With iconic roles such as Hermione in Harry Potter and Belle in the upcoming Beauty and the Beast, #EmmaWatson knows how to pick clever and fierce characters to play, setting a fantastic example for young girls everywhere. Though that's a great achievement already, she hopes that those roles don't only inspire the ladies, but the boys and the men too — there's no reason that only girls can learn from Hermione's avid desire to learn, or Belle's self-confidence.
In her cover interview with Entertainment Weekly ahead of the release of #BeautyAndTheBeast, Watson discussed female role models in cinema, and how she hopes male moviegoers can get over a frequent prejudice against leading female characters. After all, women have managed to enjoy movies with an overwhelming number of male heroes for a while now, so why wouldn't it work both ways?
Why Do Men Find It So Difficult To Identify With Female Characters?
Hollywood lately has seen intense backlash against female characters getting more presence in the spotlight, from Rogue One to the remake of Ghostbusters. Comments sections all over the world wide web were littered with tasteful remarks indicating that stereotypical beliefs such as "women aren't funny" or "women can't pilot spaceships and shoot guns" were still alive and well.
For Watson, it's a question of habit: While women have been used to seeing predominantly male heroes in the movies they're watching, men just don't know how to see beyond the gender of a character in order to identify with them.
"It's something that they are not used to and they don't like that. Anything that deviates from the norm is difficult to accept. I think if you've been used to watching characters that look like, sound like, think like you and then you see someone up on the screen and you go, 'Well, that's a girl, she doesn't look like me. I want it to look like me so that I can project myself onto the character.'"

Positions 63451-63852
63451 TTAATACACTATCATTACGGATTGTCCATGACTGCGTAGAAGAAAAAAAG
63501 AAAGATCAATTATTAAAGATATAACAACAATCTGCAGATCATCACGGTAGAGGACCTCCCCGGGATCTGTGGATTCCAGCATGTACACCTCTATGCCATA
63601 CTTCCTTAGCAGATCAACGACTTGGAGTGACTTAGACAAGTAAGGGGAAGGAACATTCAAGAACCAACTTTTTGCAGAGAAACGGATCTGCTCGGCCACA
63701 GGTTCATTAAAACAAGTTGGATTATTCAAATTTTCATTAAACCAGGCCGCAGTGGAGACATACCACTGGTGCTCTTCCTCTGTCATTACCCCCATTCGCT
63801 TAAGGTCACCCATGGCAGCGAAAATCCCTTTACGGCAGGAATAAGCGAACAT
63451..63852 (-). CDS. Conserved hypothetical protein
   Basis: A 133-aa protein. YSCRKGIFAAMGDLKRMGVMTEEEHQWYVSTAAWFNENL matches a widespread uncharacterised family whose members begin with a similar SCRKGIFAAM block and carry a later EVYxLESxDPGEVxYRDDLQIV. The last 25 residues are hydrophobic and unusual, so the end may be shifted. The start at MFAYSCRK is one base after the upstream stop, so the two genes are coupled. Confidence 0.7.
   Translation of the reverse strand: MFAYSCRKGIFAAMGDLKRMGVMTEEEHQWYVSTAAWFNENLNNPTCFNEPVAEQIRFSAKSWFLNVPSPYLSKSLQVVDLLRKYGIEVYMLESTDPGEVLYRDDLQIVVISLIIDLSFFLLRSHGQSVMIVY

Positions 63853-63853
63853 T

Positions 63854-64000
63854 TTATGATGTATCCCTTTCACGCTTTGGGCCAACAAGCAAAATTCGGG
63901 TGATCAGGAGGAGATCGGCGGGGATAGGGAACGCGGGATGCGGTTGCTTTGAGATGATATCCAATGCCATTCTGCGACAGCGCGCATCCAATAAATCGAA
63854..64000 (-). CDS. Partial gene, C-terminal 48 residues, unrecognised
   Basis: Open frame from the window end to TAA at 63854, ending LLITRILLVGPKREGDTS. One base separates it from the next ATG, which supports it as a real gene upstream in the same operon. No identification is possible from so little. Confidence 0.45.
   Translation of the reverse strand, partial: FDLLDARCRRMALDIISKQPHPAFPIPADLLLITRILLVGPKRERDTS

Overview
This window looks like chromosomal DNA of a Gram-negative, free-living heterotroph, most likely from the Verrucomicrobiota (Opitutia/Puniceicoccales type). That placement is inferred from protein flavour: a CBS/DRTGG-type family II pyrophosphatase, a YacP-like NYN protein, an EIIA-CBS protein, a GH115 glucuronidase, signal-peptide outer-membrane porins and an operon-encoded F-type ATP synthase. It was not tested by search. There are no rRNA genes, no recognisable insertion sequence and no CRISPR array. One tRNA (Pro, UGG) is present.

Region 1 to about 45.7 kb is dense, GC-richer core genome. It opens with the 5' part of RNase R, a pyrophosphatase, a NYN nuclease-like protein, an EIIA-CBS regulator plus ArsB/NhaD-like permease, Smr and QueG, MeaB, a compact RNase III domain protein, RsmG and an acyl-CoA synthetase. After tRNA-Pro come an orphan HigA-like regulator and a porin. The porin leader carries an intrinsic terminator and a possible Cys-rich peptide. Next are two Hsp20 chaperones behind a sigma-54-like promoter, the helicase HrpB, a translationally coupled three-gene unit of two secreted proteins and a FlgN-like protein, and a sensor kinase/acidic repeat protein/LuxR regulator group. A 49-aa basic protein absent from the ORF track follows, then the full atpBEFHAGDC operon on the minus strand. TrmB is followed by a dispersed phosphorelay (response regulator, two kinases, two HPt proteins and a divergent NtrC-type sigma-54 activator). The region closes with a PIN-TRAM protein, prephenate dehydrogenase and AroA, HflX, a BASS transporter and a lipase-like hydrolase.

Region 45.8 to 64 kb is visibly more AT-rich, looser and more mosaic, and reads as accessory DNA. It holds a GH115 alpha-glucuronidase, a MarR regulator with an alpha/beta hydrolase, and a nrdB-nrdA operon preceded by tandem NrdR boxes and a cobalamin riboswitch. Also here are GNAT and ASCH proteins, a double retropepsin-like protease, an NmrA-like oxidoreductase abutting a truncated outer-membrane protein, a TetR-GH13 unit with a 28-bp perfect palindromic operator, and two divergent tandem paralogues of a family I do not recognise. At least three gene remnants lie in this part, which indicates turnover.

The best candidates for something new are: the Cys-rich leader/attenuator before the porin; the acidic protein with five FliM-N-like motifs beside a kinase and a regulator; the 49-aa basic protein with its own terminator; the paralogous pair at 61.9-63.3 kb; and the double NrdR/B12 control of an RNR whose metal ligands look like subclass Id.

But dismissing a female character as a role model just because they're female essentially means being blind to that character's qualities. Girls should be able to look up to Captain America for his unwavering honesty just as much as guys should be able to identify with Black Widow for her fearlessness.
"Women are great at doing that. We see whoever is on screen and we recognize the human qualities in the man that we relate to and there's not such a gap, but for some reason there's some kind of barrier there where [men] are like, 'I don't want to relate to a girl. I don't want to, I don't want that,' which I think is inherently part of the problem."
- 'She's In Control': Emma Watson Compares Hermione Granger To Female Role Models Like Wonder Woman
- Emma Watson Asked For Barricades To Be Removed So She Could Meet Protesters At DC's Women's March
- Watch These Adorable Kids Ask Emma Watson About Belle, Hermione And Books
'We Need To Live In A Culture That Idolizes Women As Much As Men'